X Marks the Spot: A Closer Look at Everyone's Favorite Variable
Aug 09, 2011
Students of algebra are very familiar with using the letter x as a variable in all types of equations. Despite its common usage, it's not widely know why this particular letter is so ubiquitous. Yet the history of algebra and the possible origins of x as a variable date back hundreds of years and cross cultural boundaries.
The Purpose of X
Algebra is the type of mathematics in which equations are used to define relationships between things that vary. In an equation, a variable is used to represent the unknown quantity. These variables can represent tangible things, such as the number of apples that can fit in a bin based on the container's dimensions. They can also be used to answer mathematical questions, such as what number can be multiplied by seven to get 21; that equation would be written as 7x = 21.
Any letter or symbol can act as the variable in an algebraic equation, yet x is most commonly used. In textbooks, classrooms and throughout the world, x has become the standard-bearer. While its role is firmly entrenched, its origins are more ambiguous.
From the Roots of Algebra
There are differing accounts of the origin of the variable x. The oldest and most credible story traces its roots back to the early days of algebra in the Middle East. Muhammad Al-Khwarizmi, who lived from approximately 780 to 850, was a prominent mathematician in the House of Wisdom in Baghdad. He quite literally wrote the book on algebra, Kitab al-Jabr wal-Muqabala, which roughly translates to 'the book of calculation by completion and reduction.' The term 'algebra' originates with 'al-jabr,' from Al-Khwarizmi's book title.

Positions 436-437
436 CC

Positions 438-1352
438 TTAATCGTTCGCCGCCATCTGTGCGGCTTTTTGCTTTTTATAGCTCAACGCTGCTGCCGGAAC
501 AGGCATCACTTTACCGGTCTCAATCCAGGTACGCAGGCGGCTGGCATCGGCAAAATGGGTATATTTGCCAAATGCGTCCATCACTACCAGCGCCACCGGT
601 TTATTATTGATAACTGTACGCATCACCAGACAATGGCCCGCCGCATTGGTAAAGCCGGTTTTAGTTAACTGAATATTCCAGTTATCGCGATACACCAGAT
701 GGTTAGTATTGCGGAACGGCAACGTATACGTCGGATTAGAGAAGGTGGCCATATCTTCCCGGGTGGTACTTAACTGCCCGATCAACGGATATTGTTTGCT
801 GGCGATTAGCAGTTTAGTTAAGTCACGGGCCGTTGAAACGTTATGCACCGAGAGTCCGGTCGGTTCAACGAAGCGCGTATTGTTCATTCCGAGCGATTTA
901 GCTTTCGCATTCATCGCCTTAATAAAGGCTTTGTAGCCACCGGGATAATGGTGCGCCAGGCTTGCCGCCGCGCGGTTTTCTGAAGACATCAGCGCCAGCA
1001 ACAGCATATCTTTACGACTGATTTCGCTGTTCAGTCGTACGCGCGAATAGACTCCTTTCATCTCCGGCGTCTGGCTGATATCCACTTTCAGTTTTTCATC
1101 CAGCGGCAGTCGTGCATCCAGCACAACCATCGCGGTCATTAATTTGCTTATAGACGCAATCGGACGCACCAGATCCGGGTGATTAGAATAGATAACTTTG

Though Al-Khwarizmi's book on algebra was written in prose, it laid the foundation for solving algebraic equations. Since these equations involve variables, the origin of x has been linked to the Arabic language. In Arabic, the word for an unknown thing or object is 'shei.' Translated into Greek, the word becomes 'xei.' It has been hypothesized that the shortening of this word to x explains the origin of the popular variable.
An Unclear Unknown
There is still debate about the origins of x as a variable. While it may have come from the Middle East, it may also have begun in Greece. The Greek word for unknown, stranger or foreigner is 'xenos.' Abbreviating 'xenos' to x is a possible alternate history. There are other theories as well. Though they may only be conjecture, they offer an insight into the practical nature of using x.
For example, one theory posits that x was originally used as a variable as a result of the difficulty with using ancient writing implements. Algebra began in an era before pencils or ballpoint pens. When people wrote by dipping feathers into ink, it was easiest and cleanest to use a symbol like x. While this theory may sound plausible, like the many others, it may never be known precisely how x came to be algebra's favorite variable.
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